- release date
- Jamie Lee Curtis, Judy Greer, Andi Matichak
- David Gordon Green
We gave it a B+
Long live Michael Myers, so maybe someone can finally kill him — in a big, funny, scary, squishy, super-meta sequel that brings it all back to the iconic 1978 original.
Forget whatever you know, or should have wiped from your browser history, about the other franchise entries that came in between. Director David Gordon Green and co-writer Danny McBride have brushed them aside for the core story of original survivor Laurie Strode (Jamie Lee Curtis), now a fierce grandma with a gun and a long, long memory. She has a semi-estranged daughter (Judy Greer), and a granddaughter too (Andi Matichak). And she knows Michael (Nick Castle) is being transferred after 40 years to another mental health facility.
Strangely, things don’t go well in the transfer. Soon Michael is on the loose in Haddonfield, Illinois, on the anniversary of his Halloween-night rampage four decades before, and the body count is piling up like so many churros on a taco cart. Green (All the Real Girls, Pineapple Express, Vice Principals), once an indie auteur and now a sort of genre journeyman, clearly loves his source material. He and McBride fill the script with comic riffs and referential winks to the original, even as the movie lets Michael slash, stomp, and impale his way through Haddonfield’s terrorized, poorly reflexed population.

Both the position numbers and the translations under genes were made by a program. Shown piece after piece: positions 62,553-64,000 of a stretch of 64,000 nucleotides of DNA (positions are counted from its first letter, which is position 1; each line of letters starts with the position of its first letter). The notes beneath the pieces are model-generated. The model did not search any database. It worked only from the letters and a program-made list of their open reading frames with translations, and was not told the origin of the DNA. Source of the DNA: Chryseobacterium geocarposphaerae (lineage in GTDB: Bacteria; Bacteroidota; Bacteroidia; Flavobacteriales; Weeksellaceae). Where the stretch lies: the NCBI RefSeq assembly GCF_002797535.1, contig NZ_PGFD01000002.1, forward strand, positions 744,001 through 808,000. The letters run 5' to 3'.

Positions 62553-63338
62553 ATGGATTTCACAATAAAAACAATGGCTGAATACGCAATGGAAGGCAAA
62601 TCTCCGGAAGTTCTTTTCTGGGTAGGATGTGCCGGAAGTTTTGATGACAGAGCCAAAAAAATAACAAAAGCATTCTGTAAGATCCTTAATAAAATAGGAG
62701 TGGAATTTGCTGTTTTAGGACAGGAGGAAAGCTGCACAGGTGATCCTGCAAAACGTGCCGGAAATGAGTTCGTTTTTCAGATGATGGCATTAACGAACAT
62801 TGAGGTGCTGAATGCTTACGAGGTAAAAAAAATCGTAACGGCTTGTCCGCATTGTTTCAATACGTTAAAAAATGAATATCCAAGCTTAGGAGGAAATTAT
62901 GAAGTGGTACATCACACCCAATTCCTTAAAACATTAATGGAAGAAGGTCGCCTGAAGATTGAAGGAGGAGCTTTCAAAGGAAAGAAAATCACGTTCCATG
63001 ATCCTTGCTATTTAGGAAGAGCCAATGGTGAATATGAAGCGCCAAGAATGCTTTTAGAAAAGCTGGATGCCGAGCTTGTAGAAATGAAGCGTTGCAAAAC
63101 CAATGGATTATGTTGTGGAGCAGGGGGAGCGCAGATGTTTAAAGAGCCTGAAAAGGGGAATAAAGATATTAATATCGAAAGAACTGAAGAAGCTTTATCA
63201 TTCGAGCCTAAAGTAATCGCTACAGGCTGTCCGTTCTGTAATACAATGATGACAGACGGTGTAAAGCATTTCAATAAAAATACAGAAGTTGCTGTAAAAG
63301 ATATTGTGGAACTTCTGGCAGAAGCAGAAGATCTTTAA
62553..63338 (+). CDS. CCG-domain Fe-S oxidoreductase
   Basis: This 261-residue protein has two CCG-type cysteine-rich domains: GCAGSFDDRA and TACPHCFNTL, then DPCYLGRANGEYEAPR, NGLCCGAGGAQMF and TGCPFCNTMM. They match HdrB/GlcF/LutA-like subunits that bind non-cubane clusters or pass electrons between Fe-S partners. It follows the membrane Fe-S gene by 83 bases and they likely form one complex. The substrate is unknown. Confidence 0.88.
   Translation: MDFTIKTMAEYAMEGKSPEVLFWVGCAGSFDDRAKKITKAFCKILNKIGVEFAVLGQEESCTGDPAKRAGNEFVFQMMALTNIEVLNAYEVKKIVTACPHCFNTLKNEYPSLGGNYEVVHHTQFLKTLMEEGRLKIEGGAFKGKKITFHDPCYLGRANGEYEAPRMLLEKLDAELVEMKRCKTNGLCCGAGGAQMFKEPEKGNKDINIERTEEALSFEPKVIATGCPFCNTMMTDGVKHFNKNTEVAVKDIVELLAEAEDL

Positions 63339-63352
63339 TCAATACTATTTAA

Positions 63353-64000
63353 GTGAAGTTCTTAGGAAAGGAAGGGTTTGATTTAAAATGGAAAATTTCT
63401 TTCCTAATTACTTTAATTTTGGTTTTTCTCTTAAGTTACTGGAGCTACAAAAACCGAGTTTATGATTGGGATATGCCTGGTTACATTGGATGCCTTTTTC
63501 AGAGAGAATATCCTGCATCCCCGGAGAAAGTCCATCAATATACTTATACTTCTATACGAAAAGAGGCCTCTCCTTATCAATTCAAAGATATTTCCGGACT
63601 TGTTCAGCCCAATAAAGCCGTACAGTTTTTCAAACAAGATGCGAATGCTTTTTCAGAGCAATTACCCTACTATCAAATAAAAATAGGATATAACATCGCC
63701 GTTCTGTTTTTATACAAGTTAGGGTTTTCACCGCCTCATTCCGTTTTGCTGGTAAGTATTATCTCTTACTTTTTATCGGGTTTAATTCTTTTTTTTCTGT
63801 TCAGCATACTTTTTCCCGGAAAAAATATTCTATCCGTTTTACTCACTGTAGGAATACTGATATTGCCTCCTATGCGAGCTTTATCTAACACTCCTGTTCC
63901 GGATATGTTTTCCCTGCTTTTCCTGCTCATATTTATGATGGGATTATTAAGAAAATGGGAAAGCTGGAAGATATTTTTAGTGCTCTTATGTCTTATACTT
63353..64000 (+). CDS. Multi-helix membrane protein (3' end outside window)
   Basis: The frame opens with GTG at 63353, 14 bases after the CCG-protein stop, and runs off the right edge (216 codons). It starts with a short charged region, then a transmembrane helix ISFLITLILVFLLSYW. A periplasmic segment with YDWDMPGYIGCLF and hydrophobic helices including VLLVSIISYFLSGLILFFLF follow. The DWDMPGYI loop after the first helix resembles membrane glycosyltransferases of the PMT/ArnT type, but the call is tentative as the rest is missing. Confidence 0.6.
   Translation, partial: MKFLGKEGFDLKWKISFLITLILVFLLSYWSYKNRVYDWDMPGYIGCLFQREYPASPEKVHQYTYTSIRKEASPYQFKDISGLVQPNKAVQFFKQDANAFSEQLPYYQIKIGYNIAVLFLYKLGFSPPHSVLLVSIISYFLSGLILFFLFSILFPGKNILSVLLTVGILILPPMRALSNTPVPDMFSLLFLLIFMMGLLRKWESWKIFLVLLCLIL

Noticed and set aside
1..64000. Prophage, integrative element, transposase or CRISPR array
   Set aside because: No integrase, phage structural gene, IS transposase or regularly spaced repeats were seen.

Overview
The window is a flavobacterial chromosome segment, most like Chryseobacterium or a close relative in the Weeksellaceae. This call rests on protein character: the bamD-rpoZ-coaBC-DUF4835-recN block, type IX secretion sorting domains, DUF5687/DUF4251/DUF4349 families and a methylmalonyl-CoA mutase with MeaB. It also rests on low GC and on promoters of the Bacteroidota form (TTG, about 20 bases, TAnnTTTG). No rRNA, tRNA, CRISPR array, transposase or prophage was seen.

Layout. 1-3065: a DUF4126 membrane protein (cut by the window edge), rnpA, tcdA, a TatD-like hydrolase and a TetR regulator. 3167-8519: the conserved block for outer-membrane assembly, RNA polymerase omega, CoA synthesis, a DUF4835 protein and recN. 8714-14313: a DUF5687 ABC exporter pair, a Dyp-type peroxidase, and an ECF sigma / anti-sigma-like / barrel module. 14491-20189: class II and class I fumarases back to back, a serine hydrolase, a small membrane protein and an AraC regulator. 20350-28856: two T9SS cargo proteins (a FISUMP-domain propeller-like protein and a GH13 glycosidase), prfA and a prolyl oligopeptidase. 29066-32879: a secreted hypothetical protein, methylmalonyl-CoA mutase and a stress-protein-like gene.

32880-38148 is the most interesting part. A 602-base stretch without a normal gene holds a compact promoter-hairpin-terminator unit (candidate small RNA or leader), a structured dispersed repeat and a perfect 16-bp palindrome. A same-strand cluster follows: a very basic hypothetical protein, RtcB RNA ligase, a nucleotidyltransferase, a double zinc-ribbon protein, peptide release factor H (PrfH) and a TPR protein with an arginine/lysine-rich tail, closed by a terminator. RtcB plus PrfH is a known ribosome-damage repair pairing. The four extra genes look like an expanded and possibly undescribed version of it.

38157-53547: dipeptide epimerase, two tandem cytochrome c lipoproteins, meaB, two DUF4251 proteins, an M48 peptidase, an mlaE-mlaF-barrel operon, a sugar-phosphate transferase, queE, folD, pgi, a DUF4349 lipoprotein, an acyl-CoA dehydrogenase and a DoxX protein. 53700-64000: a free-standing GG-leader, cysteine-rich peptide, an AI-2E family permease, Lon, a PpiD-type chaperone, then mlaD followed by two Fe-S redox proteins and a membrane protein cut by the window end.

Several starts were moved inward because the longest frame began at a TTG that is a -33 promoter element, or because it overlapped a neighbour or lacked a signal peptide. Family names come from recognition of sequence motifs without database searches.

The tropes are all here: teenager makeout sessions, frantic escapes through a dark wood, death by ax and steel-toe boot and bathroom stall. (Also the iconic score, the pumpkin-colored font of the credits, and a few original supporting characters.) In some ways, Green might even be too faithful; there’s no new Deadpool-y twist of fourth-wall breaking or this-is-why-he-cries back story.
Instead, the movie mostly works because it’s so fundamental, and funny too: Michael still never speaks; his mask and his slow, deadly, deliberate walk say everything they need to. At 59, Curtis seems to have fully arrived in her role as a midnight-madness queen, and she has a great time in jeans and a gaey fright wig, swinging her shotgun around and screaming at everyone to get in the safe room.
By the end, she might even have finally gotten her guy — but true hate never really dies, as any good horror knows. And neither, if the box office is strong enough, do boogie men. B+